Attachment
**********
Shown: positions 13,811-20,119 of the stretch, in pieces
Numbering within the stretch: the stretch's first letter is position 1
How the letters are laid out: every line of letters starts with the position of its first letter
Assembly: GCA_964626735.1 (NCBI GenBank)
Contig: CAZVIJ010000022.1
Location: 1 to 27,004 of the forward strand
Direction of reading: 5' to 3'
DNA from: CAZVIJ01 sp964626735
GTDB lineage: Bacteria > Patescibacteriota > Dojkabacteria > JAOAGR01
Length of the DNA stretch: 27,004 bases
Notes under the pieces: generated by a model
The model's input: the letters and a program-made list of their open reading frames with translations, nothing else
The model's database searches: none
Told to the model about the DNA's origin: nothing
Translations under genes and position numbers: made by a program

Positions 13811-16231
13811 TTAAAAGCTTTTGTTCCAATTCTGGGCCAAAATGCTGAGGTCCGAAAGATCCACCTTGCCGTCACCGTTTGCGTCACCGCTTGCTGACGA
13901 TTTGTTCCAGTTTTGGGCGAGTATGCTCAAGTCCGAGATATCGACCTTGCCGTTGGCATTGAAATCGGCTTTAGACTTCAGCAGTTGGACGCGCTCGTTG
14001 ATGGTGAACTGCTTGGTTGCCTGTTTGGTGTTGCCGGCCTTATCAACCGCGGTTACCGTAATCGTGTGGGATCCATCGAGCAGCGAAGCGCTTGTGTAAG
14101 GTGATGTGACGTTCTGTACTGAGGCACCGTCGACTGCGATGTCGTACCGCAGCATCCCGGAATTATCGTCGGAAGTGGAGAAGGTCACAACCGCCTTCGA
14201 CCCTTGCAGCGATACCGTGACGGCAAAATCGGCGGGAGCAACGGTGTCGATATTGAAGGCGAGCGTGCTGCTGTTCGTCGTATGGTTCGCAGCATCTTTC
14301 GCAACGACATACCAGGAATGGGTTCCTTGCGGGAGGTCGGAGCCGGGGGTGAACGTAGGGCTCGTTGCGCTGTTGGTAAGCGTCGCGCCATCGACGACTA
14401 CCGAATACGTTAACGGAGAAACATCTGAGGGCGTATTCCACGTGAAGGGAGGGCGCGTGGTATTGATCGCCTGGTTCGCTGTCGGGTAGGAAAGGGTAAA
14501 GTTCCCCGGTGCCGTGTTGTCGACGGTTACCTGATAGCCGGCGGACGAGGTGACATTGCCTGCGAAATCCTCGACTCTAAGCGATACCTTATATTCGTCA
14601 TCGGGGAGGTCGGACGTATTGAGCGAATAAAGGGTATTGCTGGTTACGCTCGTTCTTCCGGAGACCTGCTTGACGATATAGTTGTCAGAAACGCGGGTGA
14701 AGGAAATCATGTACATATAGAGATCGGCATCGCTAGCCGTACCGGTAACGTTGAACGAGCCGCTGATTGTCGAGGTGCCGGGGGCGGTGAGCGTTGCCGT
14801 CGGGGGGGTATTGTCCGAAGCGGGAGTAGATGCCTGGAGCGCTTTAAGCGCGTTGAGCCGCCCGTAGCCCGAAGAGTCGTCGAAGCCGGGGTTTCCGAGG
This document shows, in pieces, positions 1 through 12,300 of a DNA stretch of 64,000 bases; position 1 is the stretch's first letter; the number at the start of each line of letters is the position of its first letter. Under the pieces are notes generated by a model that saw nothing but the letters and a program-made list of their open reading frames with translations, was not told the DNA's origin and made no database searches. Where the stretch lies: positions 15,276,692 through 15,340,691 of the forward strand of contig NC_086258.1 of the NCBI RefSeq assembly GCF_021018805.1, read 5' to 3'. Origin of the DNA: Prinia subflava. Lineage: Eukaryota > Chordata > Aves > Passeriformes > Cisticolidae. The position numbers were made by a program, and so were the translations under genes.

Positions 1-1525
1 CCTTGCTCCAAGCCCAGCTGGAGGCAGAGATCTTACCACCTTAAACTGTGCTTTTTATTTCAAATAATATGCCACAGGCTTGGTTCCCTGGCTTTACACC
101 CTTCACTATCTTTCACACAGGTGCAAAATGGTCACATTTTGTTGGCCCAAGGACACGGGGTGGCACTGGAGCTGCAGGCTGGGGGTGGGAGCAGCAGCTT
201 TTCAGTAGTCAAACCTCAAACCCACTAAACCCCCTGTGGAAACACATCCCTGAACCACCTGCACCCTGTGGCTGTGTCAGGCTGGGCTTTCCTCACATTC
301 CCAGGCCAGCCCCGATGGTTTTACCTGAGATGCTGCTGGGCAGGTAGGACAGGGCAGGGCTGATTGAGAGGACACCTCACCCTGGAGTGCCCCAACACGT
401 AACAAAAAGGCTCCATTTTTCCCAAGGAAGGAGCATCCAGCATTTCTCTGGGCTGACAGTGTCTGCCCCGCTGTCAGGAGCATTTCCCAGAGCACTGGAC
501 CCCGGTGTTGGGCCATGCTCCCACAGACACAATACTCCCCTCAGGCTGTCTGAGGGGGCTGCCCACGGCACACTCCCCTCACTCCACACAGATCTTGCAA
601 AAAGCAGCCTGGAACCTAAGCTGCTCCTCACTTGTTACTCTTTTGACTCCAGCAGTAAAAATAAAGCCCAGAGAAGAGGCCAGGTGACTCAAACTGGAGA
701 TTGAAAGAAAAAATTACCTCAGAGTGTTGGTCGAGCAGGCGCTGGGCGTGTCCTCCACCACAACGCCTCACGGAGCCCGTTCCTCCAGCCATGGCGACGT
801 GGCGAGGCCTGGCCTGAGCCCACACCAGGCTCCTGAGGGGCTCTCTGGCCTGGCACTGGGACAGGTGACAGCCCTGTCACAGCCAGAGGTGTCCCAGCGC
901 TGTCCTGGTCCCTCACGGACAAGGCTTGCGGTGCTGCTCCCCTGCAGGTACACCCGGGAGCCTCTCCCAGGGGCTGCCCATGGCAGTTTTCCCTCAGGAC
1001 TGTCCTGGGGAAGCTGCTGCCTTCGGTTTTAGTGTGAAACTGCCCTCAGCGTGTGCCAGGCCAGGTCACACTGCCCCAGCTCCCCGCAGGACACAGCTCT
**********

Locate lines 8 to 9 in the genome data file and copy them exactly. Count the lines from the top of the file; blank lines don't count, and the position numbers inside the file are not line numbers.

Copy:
DNA from: CAZVIJ01 sp964626735
GTDB lineage: Bacteria > Patescibacteriota > Dojkabacteria > JAOAGR01